The something we went for was controlled crying.  For those who don't know, this is leaving your child to cry at night, while checking in on them at regular intervals.  You don't pick them up.  You don't feed them.  You basically don't do anything that can be construed as rewarding crying.  You just sit there and listen to them suffer.  (I use "suffer" quite intentionally.  That's what it feels like you're doing.)

So on the 4th of April we moved Alex's cot out of our room and into the nursery.  In and of itself that was a big step.  We've always been able to hear him snuffling and huffing as he sleeps before.  Now all we would hear would be what the baby monitor transmitted to us.  (Any noise above a whisper, it transpires, including, but not limited to: dog's barking outside, Ringo meowing in the hall and whatever upstairs are watching on TV. ("Bring on the wall!"))  Still, it was going to be easier this way than trying to listen to him cry in our room.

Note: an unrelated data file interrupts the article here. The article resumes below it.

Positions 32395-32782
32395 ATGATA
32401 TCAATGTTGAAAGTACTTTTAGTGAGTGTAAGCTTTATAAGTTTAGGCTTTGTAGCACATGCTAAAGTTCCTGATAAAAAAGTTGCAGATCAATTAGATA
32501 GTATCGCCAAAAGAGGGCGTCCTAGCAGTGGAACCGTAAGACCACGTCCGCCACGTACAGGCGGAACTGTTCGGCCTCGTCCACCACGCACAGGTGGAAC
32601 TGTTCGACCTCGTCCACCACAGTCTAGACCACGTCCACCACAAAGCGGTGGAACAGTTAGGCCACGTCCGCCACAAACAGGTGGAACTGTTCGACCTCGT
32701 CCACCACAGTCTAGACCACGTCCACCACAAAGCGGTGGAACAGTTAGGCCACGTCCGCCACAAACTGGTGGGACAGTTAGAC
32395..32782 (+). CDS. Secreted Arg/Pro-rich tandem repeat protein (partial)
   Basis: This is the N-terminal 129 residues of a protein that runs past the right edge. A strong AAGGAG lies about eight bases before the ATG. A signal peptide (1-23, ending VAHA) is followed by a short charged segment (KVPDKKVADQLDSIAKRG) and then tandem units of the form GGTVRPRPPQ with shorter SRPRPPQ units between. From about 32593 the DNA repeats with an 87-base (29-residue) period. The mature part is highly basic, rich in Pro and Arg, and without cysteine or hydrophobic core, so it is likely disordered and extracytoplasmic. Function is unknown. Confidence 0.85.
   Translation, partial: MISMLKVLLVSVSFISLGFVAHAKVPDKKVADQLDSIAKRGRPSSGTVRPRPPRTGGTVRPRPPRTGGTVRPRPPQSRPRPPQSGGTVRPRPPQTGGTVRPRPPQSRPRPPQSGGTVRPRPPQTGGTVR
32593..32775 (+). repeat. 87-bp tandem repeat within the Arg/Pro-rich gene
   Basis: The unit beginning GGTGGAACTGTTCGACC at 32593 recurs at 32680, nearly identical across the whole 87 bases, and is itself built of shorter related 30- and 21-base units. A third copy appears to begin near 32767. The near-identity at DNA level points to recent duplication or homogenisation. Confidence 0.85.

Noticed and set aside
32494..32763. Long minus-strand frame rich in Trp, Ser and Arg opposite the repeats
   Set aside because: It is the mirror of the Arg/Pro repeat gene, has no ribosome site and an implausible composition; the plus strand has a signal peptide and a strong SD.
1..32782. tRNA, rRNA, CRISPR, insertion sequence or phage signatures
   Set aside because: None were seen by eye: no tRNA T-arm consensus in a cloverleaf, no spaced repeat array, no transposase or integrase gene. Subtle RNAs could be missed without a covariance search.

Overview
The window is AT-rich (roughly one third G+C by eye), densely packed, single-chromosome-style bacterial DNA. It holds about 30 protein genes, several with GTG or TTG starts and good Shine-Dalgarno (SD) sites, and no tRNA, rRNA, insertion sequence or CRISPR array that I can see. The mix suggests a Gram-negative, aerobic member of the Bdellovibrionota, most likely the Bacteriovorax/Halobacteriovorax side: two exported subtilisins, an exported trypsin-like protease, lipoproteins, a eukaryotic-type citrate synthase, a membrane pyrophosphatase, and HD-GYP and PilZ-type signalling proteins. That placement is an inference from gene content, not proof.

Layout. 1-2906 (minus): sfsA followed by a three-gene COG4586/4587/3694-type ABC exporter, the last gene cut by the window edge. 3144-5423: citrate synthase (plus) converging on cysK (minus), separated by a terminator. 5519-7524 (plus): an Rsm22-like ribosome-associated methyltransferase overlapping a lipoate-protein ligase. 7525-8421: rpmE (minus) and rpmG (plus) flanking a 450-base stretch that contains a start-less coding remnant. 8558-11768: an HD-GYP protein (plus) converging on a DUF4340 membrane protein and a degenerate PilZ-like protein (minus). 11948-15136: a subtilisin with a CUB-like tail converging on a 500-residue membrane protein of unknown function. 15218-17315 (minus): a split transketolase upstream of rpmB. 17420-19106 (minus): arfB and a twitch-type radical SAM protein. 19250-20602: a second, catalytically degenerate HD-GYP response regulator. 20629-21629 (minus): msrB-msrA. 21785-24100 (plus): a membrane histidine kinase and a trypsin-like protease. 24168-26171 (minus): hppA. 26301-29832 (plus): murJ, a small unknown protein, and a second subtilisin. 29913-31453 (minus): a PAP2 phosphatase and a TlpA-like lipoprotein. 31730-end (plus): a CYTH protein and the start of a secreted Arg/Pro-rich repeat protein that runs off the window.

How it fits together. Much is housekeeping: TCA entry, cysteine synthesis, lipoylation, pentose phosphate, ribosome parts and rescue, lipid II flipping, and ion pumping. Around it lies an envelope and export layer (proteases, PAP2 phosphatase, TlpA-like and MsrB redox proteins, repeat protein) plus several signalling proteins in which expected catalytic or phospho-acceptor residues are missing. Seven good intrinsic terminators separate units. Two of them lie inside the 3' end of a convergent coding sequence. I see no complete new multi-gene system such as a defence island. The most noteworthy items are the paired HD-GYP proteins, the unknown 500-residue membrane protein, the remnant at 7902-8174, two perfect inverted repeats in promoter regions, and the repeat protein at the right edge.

I took the first shift.  We were following the Supernanny approach, which is: visit once when they cry, leave them for a minute.  Visit again, leave for two minutes.  Visit again, leave for five minutes.  Visit again, leave for ten minutes etc, until they stop crying of their own accord.  At ten PM Alex woke up.  I went and shushed him and then went back to the sitting room.  I was playing the Xbox in an effort to distract myself from the crying coming over the monitor.  (It worked pretty well.  The monitor distorts the sound sufficiently that it doesn't quite sound like Alex, avoiding the emotional gut punch you normally get with your baby crying.)  After about 45 minutes of crying, Alex went back to sleep.